17. 17. Open Research Data Pilot: specifics (iii) COSTS Costs relating to the implementation of the pilot will be eligible. Specific technical and professional support services will also be provided (e- Infrastructures WP), e.g. EUDAT and OpenAIRE, alongside support measures such as FOSTER. OPT-OUTS Opt outs are possible, either totally or partially. Projects may opt out of the Pilot at any stage, for a variety of reasons, e.g. • if participation in the Pilot on Open Research Data is incompatible with the Horizon 2020 obligation to protect results if they can reasonably be expected to be commercially or industrially exploited; • confidentiality (e.g. security issues, protection of personal data); • if participation in the Pilot on Open Research Data would jeopardise the achievement of the main aim of the action; • if the project will not generate / collect any research data; • if there are other legitimate reasons to not take part in the Pilot (to be declared at proposal stage)
  18. 18. 5. USEFUL RESOURCES (DCC) • Book chapter • Donnelly, M. (2012) “Data Management Plans and Planning”, in Pryor (ed.) Managing Research Data, London: Facet • Guidance, e.g. “How-To Develop a Data Management and Sharing Plan” • DCC Checklist for a Data Management Plan: management-plans/checklist • Links to all DCC DMP resources via management-plans • DMPonline:
  19. 19. • Helps researchers write DMPs • Provides funder questions and guidance • Provides help from universities • Examples and suggested answers • Free to use • Mature (v1 launched April 2010) • Code is Open Source (on GitHub) DMPonline: overview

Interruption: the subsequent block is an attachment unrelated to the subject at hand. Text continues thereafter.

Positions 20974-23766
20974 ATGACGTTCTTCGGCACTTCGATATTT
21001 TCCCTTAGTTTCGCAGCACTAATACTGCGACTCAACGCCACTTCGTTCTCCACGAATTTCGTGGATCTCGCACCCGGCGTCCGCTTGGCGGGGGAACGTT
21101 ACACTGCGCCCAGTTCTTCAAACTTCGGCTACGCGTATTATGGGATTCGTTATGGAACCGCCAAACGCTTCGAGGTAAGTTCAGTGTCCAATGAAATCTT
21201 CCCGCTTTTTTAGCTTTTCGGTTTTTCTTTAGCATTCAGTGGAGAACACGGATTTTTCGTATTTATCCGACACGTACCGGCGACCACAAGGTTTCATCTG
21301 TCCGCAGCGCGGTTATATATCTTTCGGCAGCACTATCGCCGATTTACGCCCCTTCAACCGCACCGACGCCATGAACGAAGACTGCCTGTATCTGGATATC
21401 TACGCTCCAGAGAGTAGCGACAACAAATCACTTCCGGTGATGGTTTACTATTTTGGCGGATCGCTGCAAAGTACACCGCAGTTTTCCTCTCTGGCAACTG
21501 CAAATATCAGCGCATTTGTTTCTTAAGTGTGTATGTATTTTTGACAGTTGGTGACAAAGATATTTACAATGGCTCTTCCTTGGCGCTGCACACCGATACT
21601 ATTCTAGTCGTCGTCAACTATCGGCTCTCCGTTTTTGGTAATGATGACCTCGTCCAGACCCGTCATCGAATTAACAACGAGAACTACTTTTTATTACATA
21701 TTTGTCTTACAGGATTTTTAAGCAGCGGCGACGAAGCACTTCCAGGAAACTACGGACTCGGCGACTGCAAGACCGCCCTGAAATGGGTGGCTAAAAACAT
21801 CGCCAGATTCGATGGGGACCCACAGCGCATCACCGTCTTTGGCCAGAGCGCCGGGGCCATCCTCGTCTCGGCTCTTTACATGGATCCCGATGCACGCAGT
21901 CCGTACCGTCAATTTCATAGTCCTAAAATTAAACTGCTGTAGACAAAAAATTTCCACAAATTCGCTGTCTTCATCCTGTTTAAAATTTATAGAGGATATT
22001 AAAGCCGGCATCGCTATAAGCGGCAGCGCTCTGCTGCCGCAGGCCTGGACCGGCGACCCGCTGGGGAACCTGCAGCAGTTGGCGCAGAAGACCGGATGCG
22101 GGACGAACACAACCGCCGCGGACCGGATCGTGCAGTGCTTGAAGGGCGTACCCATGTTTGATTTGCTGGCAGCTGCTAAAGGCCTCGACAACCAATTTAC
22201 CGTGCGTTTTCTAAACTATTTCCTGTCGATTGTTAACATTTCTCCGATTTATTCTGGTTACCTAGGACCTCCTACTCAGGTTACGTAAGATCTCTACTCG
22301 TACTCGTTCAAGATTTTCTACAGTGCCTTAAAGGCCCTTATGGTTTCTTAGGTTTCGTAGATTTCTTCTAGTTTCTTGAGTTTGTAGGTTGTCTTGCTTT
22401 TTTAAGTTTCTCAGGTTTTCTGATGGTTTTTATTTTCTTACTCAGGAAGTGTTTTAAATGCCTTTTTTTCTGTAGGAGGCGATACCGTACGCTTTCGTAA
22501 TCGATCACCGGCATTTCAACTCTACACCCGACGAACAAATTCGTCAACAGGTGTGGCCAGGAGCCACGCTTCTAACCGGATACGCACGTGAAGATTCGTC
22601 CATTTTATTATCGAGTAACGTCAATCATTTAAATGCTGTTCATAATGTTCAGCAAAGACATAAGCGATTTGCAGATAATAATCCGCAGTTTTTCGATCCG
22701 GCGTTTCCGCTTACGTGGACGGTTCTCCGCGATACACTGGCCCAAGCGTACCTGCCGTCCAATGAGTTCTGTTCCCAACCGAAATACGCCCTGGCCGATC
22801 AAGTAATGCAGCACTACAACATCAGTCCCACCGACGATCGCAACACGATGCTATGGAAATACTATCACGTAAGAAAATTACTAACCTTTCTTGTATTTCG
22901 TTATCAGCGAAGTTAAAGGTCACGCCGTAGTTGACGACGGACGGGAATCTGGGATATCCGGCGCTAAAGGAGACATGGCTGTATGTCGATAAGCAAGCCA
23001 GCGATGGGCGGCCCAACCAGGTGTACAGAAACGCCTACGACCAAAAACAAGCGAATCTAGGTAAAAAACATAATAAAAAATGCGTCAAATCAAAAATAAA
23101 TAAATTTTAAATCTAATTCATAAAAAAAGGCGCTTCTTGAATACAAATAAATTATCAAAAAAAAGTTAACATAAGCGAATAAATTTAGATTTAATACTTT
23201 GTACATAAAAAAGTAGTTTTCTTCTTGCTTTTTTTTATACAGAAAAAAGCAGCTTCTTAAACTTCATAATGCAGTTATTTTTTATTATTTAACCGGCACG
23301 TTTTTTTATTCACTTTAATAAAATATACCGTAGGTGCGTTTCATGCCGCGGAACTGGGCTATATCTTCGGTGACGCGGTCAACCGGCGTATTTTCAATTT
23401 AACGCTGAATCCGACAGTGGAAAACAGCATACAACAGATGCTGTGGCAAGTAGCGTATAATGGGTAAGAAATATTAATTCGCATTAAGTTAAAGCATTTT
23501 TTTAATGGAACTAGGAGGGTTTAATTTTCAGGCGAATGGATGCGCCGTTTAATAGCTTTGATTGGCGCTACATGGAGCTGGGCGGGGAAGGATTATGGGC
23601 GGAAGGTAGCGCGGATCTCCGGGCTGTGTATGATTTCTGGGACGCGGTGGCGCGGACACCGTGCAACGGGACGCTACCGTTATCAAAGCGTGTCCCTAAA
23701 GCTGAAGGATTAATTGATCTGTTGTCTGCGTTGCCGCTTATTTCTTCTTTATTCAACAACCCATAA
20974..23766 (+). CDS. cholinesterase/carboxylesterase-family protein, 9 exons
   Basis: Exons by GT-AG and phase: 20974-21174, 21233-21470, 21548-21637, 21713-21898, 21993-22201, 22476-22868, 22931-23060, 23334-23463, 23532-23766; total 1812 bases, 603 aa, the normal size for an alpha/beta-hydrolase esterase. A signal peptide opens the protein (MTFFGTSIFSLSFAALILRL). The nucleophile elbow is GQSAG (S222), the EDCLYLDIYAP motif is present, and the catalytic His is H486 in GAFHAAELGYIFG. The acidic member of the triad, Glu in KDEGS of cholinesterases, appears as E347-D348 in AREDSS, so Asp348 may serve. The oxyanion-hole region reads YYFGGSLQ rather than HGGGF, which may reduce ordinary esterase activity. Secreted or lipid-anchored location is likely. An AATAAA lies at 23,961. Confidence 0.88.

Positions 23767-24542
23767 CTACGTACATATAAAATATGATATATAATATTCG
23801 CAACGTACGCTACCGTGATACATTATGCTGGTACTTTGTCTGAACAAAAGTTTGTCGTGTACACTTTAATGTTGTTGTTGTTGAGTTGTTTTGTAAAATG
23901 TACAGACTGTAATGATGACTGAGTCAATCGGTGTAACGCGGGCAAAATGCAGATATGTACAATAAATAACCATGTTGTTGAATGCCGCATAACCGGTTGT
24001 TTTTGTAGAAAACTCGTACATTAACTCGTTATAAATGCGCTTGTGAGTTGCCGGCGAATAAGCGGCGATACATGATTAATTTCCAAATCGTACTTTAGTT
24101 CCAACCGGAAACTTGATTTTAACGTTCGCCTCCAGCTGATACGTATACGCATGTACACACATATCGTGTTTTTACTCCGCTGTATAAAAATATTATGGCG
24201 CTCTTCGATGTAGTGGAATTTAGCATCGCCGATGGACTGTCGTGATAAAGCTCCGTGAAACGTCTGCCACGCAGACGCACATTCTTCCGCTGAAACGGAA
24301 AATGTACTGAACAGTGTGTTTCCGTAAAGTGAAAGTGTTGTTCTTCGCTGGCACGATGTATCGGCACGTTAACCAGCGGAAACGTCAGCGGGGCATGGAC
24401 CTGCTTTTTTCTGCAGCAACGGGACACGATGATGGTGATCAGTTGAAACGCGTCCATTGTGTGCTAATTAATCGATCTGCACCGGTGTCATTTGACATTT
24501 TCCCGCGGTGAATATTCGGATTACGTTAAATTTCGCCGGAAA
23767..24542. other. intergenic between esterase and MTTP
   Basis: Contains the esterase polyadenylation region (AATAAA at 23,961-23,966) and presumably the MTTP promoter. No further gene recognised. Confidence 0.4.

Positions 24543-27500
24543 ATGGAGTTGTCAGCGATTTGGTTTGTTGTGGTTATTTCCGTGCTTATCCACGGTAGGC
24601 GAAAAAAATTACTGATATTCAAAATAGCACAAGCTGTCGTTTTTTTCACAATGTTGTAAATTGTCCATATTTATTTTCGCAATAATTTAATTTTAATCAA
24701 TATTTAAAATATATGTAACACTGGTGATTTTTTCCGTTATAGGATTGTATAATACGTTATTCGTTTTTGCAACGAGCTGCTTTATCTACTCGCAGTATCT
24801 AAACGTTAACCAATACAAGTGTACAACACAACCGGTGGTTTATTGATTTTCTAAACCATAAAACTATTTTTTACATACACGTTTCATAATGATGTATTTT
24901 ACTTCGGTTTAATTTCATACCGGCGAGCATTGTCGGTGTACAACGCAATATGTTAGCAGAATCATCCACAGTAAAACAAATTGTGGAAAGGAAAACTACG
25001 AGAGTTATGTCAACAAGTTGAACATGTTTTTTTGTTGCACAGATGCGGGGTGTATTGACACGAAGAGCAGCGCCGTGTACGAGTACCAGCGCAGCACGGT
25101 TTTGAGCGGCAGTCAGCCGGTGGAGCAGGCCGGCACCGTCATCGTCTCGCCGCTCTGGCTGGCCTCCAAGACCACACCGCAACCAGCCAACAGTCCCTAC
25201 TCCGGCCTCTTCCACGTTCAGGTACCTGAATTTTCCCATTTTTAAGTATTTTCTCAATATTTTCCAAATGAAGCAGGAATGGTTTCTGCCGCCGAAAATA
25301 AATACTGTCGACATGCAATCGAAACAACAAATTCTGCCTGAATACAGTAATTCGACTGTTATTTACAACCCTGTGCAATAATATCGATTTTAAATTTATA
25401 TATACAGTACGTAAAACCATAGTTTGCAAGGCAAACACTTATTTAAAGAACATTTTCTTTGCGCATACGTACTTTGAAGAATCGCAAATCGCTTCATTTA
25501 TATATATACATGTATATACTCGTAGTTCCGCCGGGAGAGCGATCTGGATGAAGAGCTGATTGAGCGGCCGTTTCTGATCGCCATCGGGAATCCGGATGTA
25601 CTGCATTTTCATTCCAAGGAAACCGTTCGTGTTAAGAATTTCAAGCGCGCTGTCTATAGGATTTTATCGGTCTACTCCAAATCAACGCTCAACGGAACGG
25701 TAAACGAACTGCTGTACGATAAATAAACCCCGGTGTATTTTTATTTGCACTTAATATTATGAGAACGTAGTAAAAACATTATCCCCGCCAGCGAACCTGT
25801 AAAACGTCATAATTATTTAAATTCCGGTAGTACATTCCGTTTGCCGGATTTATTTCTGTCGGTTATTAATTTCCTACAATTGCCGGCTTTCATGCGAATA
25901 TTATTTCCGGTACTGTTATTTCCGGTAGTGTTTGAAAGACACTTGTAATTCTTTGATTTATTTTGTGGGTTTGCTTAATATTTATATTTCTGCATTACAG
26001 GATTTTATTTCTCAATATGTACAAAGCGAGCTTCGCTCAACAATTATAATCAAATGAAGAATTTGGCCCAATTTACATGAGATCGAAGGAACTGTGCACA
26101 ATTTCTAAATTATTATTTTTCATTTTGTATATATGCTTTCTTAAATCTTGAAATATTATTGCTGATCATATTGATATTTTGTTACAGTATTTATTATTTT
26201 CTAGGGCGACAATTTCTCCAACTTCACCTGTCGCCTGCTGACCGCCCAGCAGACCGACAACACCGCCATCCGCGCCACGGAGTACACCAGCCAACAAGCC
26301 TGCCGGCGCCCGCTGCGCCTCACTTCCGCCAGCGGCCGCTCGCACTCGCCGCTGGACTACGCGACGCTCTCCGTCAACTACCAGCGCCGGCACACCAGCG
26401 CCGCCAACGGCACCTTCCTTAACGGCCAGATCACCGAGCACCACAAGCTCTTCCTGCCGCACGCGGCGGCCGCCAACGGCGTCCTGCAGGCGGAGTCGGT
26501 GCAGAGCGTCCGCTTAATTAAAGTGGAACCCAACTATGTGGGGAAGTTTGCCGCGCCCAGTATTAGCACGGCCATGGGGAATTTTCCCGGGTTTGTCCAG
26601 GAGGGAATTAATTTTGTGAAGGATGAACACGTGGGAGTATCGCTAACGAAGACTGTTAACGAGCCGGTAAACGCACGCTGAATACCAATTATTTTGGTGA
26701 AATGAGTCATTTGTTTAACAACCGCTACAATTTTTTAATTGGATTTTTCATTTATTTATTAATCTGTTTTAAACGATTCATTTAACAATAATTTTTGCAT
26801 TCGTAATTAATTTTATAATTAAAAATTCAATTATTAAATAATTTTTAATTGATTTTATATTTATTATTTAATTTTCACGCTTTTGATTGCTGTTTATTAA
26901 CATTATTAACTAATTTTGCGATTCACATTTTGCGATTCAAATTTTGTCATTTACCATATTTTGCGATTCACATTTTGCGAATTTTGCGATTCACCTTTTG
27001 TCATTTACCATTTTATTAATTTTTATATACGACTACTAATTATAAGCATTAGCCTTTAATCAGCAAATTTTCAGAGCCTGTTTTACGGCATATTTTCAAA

20. 20. Non-DCC tools and resources • Many universities have research data services, including excellent resources • UK Data Archive guidance • DMPTool • Research Data Netherlands resources • • European Union resources, e.g. OpenAIRE
  21. 21. 6. ABOUT THE FOSTER PROJECT Facilitate Open Science Training for European Research
  22. 22. FacilitateOpenScienceTrainingforEuropeanResearch OBJECTIVES • To support different stakeholders, especially young researchers, in adopting open access in the context of the European Research Area (ERA) and in complying with the open access policies and rules of participation set out for Horizon 2020 • To integrate open access principles and practice in the current research workflow by targeting the young researcher training environment • To strengthen institutional training capacity to foster compliance with the open access policies of the ERA and Horizon 2020 (beyond the FOSTER project) • To facilitate the adoption, reinforcement and implementation of open access policies from other European funders, in line with the EC’s recommendation, in partnership with PASTEUR4OA project
  23. 23. METHODS • Identifying already existing content that can be reused in the context of the training activities and repackaging, reformatting them to be used within FOSTER, and developing/creating/enhancing contents as required • Developing the FOSTER Portal to support e-learning, blended learning, self-learning, dissemination of training materials/contents and a Helpdesk • Delivery of face-to-face training, especially training trainers/multipliers who can deliver further training and dissemination activities, within institutions, nations or disciplinary communities FacilitateOpenScienceTrainingforEuropeanResearch
  24. 24. THANK YOU… any questions? Martin Donnelly Digital Curation Centre University of Edinburgh Twitter: @mkdDCC This work is licensed under the Creative Commons Attribution 2.5 UK: Scotland License.